funded during the present year. The
State has lost by the j operation, unless
thing can, in some way, be undone,
',000. Parker is ntrw required to give
?,000 bail,'a margin of $25,000 more
the amount which the?tateiias jjoBt
m in tbjb transaction. He has, 'no
doubt, had accomplices in it, and|it will
be the best atonement he can make to
the plundered people of tho State, to
f bring these accomplices in for their share I
of the punishment and disgrace which \
have overtaken himself.
The Lkxjngton Centennial-Gov.
Chauibeiuuii was present at the Lexing?
ton Centennial, and to the toast "The j
State'of South Carolina," etc., responded |
j as follows!"
To stand upon the spot where our fa?
thers gave the lost test of their devotion
to civil freedom, is a high and sacred
Erivilege. If our hearts respond to the
ighest influences which human example
and endeavor can afford; if personal
gratitude for blessings secured; if honor
ior self-forgetting, single-eyed fidelity to
duty? if ?n -'sense of the far-reaching,
limitless consequences which are some?
times wrapped up in the actions of a few
men; if any or all of these considerations
have power to affect us, this placo and
this day must call up the tenderest and
proudest emotions. Such emotions are
strong attd deep to be expressed in
rfls.arhe' full lnsptration- of fhis oc?
casion must be felt in the heart The
lips cannot utter it I confess, there?
fore, that I am loth to attempt to add to
the tribute of words whioh this occasion
has already called forth. The outward
scenes which were presented here 100
; years ago; the sequence of causes and
events which led up to that supreme hour
which witnessed the opening in blood of
this great chapter of American histery;
something, too, of the physical and
moral lineaments of the actors in those |
scenes; the vast results already attained,
and the boundless future still waiting
these here been presented before us with
all the power which eloquence and poetry
can lend. What remains except that we
should &U bur hearts with the lessons
and sentiments and principles whioh this
day ban taught us, and again take our
places in the ranks of that great army
which on all days and on all fields must
still carry forward the unending warfare
of freedom against oppression, of justice
Xn st wrong, of human progress against
?fforts to circumscribe the thoughts
: fetter the actions of men except by the
_L_LI 1-_. Ii., .in
nal laws of truth itself?
first of all, as a devout pU
i at this shrine of freedom. I come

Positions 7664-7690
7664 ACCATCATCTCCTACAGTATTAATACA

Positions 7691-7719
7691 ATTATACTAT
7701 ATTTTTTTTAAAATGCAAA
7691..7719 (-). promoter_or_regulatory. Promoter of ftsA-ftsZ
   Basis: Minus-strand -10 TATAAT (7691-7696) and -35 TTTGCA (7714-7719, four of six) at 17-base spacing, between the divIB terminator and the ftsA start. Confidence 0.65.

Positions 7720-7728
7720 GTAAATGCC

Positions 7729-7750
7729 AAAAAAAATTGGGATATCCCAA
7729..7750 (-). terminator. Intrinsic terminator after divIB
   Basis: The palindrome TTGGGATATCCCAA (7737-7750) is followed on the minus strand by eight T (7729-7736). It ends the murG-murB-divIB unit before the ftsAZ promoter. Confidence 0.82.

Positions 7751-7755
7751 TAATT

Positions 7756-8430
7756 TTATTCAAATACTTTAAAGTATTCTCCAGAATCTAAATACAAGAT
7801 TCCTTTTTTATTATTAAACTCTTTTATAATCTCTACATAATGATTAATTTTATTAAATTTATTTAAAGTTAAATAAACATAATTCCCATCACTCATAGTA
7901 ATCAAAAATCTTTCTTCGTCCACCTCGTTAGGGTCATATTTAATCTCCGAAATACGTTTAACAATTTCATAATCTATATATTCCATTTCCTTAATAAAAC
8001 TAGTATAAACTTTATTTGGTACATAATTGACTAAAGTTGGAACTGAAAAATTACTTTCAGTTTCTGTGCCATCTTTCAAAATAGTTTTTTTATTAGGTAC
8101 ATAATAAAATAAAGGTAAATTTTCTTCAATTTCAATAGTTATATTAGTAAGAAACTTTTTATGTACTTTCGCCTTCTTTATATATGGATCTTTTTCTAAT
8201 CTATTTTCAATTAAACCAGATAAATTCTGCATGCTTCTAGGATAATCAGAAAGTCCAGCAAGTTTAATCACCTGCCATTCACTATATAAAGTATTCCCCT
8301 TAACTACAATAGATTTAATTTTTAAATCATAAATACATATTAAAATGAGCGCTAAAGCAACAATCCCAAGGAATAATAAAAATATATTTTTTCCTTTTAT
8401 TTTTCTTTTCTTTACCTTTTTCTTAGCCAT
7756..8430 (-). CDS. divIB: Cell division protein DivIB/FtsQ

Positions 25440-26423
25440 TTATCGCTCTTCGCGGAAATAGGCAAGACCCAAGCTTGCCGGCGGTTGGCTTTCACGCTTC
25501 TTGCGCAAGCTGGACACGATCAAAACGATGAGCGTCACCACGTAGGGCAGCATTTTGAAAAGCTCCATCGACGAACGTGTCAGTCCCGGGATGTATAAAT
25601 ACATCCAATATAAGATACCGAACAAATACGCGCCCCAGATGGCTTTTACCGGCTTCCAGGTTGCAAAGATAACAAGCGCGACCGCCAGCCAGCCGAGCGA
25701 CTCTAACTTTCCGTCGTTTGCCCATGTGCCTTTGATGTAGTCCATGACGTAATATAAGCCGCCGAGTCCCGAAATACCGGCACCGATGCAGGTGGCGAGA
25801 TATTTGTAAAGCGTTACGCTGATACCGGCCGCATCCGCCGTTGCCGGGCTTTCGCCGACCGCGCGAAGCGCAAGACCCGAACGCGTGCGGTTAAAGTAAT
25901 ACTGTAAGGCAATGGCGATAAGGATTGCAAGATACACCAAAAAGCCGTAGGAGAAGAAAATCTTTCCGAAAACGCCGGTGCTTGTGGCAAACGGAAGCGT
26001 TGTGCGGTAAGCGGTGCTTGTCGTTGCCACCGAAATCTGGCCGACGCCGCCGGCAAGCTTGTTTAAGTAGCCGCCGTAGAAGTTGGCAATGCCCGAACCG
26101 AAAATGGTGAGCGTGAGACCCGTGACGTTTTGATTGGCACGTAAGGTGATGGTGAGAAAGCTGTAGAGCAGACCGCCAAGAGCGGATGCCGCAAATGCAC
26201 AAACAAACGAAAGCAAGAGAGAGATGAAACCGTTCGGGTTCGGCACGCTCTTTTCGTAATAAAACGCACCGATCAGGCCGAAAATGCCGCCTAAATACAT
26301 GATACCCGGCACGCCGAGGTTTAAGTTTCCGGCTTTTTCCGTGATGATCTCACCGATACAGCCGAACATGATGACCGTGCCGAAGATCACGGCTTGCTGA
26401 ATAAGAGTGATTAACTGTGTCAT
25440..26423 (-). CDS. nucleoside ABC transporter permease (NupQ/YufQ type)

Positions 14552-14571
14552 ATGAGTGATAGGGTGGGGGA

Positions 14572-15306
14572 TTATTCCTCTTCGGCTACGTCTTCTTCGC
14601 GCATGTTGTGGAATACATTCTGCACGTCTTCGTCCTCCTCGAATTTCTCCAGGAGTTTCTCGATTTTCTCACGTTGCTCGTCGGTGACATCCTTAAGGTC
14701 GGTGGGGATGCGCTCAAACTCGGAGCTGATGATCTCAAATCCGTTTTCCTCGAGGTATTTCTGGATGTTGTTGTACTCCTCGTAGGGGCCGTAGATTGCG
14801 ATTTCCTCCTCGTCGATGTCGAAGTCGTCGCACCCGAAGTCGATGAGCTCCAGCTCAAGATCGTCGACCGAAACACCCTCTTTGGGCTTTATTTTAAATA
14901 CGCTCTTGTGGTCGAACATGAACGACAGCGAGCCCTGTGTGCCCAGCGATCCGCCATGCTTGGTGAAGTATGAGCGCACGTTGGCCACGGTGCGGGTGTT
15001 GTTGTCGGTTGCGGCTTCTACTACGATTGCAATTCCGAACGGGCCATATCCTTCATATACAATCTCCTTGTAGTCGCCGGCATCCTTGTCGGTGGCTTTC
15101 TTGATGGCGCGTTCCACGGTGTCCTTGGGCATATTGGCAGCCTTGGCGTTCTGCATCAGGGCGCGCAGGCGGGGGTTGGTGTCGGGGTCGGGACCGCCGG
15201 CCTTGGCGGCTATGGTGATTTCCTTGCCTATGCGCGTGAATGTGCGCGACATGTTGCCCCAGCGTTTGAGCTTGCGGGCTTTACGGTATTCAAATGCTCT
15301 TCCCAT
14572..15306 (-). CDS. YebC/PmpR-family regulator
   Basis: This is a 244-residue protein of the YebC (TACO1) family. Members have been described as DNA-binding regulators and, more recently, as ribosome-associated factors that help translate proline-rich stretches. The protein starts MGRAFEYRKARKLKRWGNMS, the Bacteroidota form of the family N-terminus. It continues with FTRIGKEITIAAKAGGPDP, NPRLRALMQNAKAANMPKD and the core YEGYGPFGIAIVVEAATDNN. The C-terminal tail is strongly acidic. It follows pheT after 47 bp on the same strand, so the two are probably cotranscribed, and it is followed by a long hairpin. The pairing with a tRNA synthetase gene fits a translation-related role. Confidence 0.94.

I to refresh myself for coming duties by
calling up in vivid recollection the images
of that night of alarm, that morn?
ing of blood, the undaunted courage,
the pnre simplicity, the high and reso?
lute daring, which will forever embalm
the name of Lexington among the most
Ericeless memories and inspirations of
uman history. But I come, also, in
another character und for another pur?
pose. I come to bring to this past of
patriotism the greetings of the descend?
ants of a colony which, from tho hour
when Samuel Adams, speaking in the
name of tho town of Boston to its repre?
sentatives, bade them, "Use. your endea?
vors that the weight of- the other North
American colonies may be added to that
of this province, that by united applica?
tion all may happily obtain redress," till j
the long struggle was crowned with final
success, never faltered in her devotion
to the cause on whose first battle-field we |
On the 30th of May, 1704, Virginia,
under the impulse of Patrick Henry's
eloquence, declared that "the people of]
Virginia are not bound to yield obedi?
ence to any laws designed to impose
taxation upon them other than the laws
of their own General Assembly." On
the 6th of June, 1764, tho Legislutnre of
Massachusetts, on the advice of James
Otis, suggested the calling of an Ameri?
can Congress, to be composed of dele?
gates from each of tho thirteen colonies.
On the 25th of June, 1764, the suggestion
of Massachusetts was debated in the As?
sembly pf South Carolina by the then
youthful and ? eloquent John Itutledge,
and adopted under the leadership of the
intrepid and sagacious Christopher
Gadsden. Thus Virginia sounded the
alann; Massachusetts proposed the
Union; South Carolina responded with
the pledge of her utmost support
From 1764 to 1774, throughout the
whole of the first epoch of the American
revolution, while events were hastening
forward toward the final struggle of
arms, South Carolina responded with
earnest and unhesitating fidelity to the
call of Massachusetts. Tho aggressions
of Great Britain were hardly felt by her.
Her commercial relations wero almost
wholly with England, but her proud and
unconquerable spirit drew her to the
side of her sister colonies. "Don't pay
for an Ounce of the damned tea," was the
message of Christopher Gadsden to the
people of Boston on the 14th of June,